XplorMor Team, Bryan and I, were on a road trip across the United States last year. On this particular day, we were driving along US Route 160 from Four Corners Monument in Teec Nos Pos, Arizona to Valley of the Gods in Utah when in the distance the peak of what looked to be a ginormous rocky outcrop appeared. I googled for what it could be, and found a vague write-up on something called Shiprock in New Mexico. So, we decided to take a detour as it was early enough in the day, and turned off on Highway 64. As we drove closer, the size became more and more unbelievable. It’s jagged details coming into focus, looked as though we were headed straight into J.R.R. Tolkien’s Mordor. We’ve both traveled around the world but never seen such a solitary massive formation jutting high out of low-lying plains.
Shiprock pierces the flat plateau, looming an incredible 1700 feet over the sparse desert lands of northern New Mexico. This magnificent rock formation, left from an ancient volcanic plume, is sacred to the Navajo Nation. It is known to the tribal people as Tse’ Bit’ ai’, or translated into English, The Winged Rock/Rock with Wings. The Navajo name comes from an ancient myth which tells how the rock was once a giant bird that transported the ancestral people of the Navajo Nation to their lands in the American Southwest.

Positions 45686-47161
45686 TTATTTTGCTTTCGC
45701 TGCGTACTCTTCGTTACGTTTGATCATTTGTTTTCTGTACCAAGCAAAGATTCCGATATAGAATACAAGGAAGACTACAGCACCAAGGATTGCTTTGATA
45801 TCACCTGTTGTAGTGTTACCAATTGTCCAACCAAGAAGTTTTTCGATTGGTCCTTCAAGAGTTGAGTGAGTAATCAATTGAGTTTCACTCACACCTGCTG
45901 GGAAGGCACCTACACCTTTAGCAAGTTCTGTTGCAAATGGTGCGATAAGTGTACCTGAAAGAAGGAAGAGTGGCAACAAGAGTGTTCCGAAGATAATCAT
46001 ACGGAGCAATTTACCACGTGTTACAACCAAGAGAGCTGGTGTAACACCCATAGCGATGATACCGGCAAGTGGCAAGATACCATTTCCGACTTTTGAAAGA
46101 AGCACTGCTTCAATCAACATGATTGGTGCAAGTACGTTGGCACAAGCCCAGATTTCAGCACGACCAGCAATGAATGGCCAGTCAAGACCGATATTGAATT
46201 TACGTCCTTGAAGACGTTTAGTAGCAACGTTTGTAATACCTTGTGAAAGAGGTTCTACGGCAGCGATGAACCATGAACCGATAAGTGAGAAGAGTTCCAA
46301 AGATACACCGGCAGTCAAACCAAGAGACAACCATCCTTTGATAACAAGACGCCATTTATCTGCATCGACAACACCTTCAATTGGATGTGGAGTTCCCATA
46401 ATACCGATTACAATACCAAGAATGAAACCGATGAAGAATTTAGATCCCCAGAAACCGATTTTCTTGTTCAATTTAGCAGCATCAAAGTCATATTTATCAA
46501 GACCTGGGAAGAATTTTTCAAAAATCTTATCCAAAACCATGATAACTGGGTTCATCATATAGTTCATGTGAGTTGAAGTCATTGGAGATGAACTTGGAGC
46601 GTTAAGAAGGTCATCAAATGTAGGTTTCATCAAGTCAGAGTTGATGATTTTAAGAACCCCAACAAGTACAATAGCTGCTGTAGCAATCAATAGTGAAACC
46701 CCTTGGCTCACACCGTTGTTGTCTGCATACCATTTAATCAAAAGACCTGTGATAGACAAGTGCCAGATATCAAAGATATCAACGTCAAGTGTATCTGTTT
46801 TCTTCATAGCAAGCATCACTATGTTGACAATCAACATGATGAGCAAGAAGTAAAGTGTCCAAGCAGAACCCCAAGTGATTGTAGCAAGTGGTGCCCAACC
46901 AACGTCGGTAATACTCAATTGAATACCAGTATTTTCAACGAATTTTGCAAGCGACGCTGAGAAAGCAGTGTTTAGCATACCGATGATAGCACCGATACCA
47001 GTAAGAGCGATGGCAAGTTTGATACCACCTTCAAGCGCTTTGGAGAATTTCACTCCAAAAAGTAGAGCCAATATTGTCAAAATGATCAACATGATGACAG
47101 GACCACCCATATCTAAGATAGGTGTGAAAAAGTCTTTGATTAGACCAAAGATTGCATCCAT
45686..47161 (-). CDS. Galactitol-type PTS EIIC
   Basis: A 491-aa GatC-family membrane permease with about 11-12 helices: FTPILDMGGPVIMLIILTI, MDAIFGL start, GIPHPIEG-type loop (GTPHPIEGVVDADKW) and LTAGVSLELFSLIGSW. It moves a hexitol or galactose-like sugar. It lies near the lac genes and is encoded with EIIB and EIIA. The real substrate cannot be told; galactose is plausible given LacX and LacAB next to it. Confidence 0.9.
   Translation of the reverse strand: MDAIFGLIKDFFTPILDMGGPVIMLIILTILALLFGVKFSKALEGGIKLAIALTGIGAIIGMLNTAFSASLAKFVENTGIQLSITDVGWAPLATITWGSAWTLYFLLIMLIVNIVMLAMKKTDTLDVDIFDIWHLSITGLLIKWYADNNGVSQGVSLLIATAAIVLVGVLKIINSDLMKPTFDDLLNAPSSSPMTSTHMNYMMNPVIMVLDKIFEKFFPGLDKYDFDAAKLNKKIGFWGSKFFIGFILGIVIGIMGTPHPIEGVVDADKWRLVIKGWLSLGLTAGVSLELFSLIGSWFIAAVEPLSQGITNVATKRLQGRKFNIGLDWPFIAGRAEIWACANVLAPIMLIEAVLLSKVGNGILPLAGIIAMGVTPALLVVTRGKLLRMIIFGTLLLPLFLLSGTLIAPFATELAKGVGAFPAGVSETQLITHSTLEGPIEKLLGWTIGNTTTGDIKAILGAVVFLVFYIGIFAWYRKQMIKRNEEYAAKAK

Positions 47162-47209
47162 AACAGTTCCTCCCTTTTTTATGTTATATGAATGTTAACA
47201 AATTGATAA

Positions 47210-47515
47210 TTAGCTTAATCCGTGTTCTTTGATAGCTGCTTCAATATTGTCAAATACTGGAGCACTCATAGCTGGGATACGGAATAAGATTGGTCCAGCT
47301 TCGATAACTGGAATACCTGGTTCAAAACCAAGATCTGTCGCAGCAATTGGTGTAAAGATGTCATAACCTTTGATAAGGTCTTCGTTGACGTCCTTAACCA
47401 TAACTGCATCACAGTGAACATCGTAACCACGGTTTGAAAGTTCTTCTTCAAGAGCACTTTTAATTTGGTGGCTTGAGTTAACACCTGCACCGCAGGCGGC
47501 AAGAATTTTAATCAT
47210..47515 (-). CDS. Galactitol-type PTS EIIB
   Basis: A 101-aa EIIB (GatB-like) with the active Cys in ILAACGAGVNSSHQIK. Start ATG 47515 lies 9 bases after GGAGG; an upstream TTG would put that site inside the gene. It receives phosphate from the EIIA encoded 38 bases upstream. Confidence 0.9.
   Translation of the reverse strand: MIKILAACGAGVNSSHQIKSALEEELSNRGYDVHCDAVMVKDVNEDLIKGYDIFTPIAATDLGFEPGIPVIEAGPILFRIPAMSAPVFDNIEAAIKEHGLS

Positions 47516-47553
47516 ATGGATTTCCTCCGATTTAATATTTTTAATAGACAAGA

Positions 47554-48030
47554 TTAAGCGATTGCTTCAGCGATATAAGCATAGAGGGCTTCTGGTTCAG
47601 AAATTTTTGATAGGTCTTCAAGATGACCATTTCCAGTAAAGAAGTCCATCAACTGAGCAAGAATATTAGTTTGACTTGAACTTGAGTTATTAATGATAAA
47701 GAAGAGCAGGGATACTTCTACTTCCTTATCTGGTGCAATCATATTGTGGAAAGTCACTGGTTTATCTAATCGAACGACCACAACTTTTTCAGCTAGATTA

The Navajo ancestors fleeing a war-tribe crossed a narrow ocean far to the remote north but could not outrun their enemy. Their tribal shamans prayed to the Great Spirit for help. Then in answer to their call, the ground rose beneath them and formed into an enormous bird. The myth says that for an entire day and night the ancestral people flew south on the bird. Finally, at sundown the bird landed at the sight of where Shiprock now stands.
From ancient times, Tse’ Bit’ ai’ has been a pilgrimage place of major importance to the tribal Peoples. When the rock was climbed in 1939, it was taken as a disrespect of the site’s holiness. Finally in 1970 the rock formations were designated as off limits to climbers, and once again accorded the respect due a sacred place.
Shiprock in New Mexico is something to behold, and if you have time, we’d recommend the detour. But be warned that signage and roads to the site are poorly monitored and not maintained. If you go, we’d love for you to share your photos and experience with us!